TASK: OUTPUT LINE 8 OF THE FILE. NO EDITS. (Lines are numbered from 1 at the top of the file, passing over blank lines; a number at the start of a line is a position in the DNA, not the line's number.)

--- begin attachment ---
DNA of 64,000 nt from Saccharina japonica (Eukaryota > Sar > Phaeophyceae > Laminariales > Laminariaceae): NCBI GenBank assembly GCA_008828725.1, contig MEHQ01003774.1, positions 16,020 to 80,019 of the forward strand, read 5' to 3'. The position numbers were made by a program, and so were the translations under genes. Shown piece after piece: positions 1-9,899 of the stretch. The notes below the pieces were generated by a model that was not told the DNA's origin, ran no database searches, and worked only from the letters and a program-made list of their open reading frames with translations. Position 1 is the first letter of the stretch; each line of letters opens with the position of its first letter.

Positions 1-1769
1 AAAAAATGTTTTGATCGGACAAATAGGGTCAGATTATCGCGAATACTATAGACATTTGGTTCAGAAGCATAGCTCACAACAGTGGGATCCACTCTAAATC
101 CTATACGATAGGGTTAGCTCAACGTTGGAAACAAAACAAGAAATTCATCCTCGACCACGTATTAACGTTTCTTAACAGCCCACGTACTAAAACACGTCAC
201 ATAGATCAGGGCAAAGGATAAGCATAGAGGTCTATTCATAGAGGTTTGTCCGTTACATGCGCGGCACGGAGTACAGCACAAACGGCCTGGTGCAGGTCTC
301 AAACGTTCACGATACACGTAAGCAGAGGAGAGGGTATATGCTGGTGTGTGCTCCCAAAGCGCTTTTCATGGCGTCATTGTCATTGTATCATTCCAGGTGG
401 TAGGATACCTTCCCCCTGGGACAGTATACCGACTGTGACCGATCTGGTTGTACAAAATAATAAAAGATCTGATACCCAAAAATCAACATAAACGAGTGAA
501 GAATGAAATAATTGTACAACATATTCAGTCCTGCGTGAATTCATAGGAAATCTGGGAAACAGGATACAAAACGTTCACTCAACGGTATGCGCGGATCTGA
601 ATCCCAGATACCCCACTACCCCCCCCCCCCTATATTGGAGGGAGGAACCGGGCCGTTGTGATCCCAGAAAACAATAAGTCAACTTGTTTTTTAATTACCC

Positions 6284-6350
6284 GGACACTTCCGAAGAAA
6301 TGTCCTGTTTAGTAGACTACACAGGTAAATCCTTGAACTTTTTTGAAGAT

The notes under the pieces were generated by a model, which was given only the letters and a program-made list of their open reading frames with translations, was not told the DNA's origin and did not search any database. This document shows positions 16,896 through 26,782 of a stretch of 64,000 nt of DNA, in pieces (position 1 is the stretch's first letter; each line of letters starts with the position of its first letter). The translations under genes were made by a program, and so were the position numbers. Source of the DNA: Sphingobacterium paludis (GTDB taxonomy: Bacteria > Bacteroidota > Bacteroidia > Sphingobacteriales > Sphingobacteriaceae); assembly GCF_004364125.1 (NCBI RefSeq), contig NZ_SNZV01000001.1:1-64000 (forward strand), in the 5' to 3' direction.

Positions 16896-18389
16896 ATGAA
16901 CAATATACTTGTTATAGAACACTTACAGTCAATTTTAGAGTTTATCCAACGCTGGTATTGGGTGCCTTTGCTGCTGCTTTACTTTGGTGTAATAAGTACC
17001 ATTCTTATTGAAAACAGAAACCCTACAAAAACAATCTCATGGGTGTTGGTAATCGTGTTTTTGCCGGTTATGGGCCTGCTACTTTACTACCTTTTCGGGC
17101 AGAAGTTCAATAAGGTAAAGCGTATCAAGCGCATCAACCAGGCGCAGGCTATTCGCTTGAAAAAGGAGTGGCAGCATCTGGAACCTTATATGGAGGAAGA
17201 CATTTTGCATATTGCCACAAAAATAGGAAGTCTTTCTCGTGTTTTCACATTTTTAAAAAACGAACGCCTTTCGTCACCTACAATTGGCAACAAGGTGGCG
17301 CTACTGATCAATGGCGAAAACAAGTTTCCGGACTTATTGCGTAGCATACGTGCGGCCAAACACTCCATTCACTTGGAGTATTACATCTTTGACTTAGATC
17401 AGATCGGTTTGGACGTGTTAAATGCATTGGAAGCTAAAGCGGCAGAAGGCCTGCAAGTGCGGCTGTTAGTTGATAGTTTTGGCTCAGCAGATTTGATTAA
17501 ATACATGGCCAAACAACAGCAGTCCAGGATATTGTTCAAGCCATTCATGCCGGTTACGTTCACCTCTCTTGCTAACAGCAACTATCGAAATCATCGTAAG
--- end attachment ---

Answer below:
501 GAATGAAATAATTGTACAACATATTCAGTCCTGCGTGAATTCATAGGAAATCTGGGAAACAGGATACAAAACGTTCACTCAACGGTATGCGCGGATCTGA